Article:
Plot[edit]

St.Nestor the Chronicler by Viktor Vasnetsov

According to William Harkins, The History of the Russian State should be seen "as an important work by an author who has a very substantial claim to be regarded as Russia's leading humorous poet, and not as a serious or entirely consistent statement of definite ideological position."[2] It begins with a short extract from Nestor's Chronicle (page 8): "Our land is vast and abundant, one thing it lacks is order." The phrase, forming half of Verse 1 (Poslushaite rebyata/Tchto vam rasskazhet ded/Zemlya nasha bogata/Poryadka v nei lish net. - Now take a listen children/What grand-dad's have to say/Our land is rich. The Order / Is one thing that it lacks) and is repeated many times later, in a manner of a refrain.[4]

In verses 2-6 Russia's forefathers (Gostomysl, actually, never mentioned), having noticed the fact (as expressed by Nestor) make a decision to bring the Varangians in, to face the task of bringing order to the rich lands of Russia. Verses 7-8 see three brothers, after a short consideration arrive at the scene. The accounts of Ryurik and then Igor, Oleg, Olga and Svaytoslav's deeds (verses 9-14) are marked by the "macaronic" (as W.Hoskins describes it) use of the German language: Nu, dumayut, komanda/Zdes nogu slomit tchort/Es ist je eine Shande/Wir mussen wieder fort. - Oh dear, what a fix, they think, here devil will break his leg/It is a shame, and we gotta get out of here! (Ryurik and his team's first impression of the place).[4]

After Svaytoslav, Vladimir came: "Da endigte fur immer/Die alte Religion" ("Then came an end to the old religion..."), his rationale related in Russian: Perun uzh otchen gadok/Kogda yego spikhnyom/Uvidite, poryadok/Kakoi my zavedyom (Perun, you see, is too loathsome. You just see what an Order we'll have once we dethrone him!). Vladimir dies ("of grief, having failed to bring Order", according to Verse 20) and the Yaroslav the Wise marches in: coming close to bringing order, he ends up with breaking the country into fragments, merely for "the love of his children" (Verse 21).[4]

A loather of Mongol's Yoke, Tolstoy then describes the enemy's advent in neutral, jovial manner, reserving most of the bile for the Russian local leaders, quick to report one on another to heir foreign masters (Verse 26).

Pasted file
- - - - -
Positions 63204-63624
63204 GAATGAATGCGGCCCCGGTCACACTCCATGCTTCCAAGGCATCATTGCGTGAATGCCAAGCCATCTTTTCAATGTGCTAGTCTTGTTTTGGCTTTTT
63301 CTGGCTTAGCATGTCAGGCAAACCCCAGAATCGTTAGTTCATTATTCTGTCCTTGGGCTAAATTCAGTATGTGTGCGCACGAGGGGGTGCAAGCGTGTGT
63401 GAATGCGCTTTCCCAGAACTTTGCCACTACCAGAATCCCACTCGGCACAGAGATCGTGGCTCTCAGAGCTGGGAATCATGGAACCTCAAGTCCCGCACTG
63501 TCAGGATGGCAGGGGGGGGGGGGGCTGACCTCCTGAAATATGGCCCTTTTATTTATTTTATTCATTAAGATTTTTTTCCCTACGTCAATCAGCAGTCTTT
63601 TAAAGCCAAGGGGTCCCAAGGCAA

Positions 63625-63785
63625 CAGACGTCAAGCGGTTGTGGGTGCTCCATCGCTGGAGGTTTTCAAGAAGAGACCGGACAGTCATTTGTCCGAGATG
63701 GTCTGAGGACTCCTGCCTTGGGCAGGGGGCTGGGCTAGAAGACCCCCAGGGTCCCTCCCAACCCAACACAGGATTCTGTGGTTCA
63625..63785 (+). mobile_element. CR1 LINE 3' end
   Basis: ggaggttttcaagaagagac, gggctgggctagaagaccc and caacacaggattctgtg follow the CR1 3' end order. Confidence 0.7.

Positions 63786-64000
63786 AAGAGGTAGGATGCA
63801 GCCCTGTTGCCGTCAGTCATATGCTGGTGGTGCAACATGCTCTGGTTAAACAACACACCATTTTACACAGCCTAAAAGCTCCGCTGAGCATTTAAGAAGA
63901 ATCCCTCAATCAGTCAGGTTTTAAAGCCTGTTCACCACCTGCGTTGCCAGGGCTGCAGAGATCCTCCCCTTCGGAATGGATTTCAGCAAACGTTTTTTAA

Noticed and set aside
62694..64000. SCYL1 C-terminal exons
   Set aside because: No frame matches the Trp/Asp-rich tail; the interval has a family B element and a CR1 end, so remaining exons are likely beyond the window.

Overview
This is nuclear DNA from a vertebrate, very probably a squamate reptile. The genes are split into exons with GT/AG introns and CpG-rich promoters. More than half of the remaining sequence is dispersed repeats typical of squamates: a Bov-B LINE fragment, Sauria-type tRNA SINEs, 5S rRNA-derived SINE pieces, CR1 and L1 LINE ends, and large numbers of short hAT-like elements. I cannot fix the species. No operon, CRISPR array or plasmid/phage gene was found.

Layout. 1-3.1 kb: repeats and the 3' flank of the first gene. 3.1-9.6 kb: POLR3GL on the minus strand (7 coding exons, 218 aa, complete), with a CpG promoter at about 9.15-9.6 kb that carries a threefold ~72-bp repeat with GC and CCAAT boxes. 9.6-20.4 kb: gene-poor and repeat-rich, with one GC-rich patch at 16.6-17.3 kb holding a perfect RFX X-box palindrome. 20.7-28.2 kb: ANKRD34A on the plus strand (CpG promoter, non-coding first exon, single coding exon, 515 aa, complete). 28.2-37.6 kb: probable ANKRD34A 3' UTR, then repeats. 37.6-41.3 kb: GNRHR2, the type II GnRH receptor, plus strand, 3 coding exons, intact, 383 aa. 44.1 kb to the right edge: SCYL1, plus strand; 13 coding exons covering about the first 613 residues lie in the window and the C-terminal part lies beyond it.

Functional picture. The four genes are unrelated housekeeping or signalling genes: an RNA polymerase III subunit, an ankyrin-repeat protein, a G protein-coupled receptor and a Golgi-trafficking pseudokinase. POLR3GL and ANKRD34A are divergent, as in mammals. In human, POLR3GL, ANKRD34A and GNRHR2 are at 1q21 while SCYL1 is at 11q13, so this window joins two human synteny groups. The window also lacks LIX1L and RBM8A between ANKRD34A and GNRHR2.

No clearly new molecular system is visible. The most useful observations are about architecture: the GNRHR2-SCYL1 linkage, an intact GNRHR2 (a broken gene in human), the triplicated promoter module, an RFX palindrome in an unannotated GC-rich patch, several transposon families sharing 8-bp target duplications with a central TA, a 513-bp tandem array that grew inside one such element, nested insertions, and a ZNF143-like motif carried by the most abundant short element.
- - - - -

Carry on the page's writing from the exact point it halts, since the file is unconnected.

Ivan the Terrible

Ivan III frees Russians from the occupation but still brings none of the Order about, with Ivan IV stepping in. Here Tolstoy's reserve becomes even more apparent: the Grozny's era (which always horrified the author) is described in a tone more ironic than hostile (Ivan Vasilyich Grozny/Emu byl imyarek/Za to shto byl seryozny/Solidny tchelovek. This anti-idyll ends (One's life'd be rather carefree/With such kind of Tsar/But ah! No thing's eternal/And Tsar Ivan, he died) and in comes Tsar Fyodor, his father's antypode, "quick not in wits, but words" (...Byl razumom ne bodor/trezvo′nit lish gorazd. - Verse 33.) Tsar Boris whose claims to virtue, according to the author, were "serious intelligence", "good looks" and "being a brunette" (Verse 34) is followed by The Impostor (Samozvanets) with a girl. The Poles rioted, were driven off, and Vasiliy came up throne only to be asked "by all the land to instantly come off" which led to another invasion of the Poles who this time brought Cossacks with them ("The Cossack and the Poles/They beat us again and again/And without Tsar we're very down/Like crawfish out of depth"). Minin and Pozharsky emerged to drive the Poles away, and Mikhail got up on throne, still bringing none of the Order expected (Verse 47).[4]

Tsar Aleksey's mission, apparently, was to give birth to Pyotr, and that was when "new times have come to our State", for "Tsar Pyotr indeed loved discipline/Almost like Tsar Ivan" (Verse 48). In search of it, having chosen Amsterdam for his port of call, he's shaven the nations' beards off, "dressed all of us up as Hollanders" and indeed maintained a certain kind of discipline which promptly vanished with his death (Verse 55).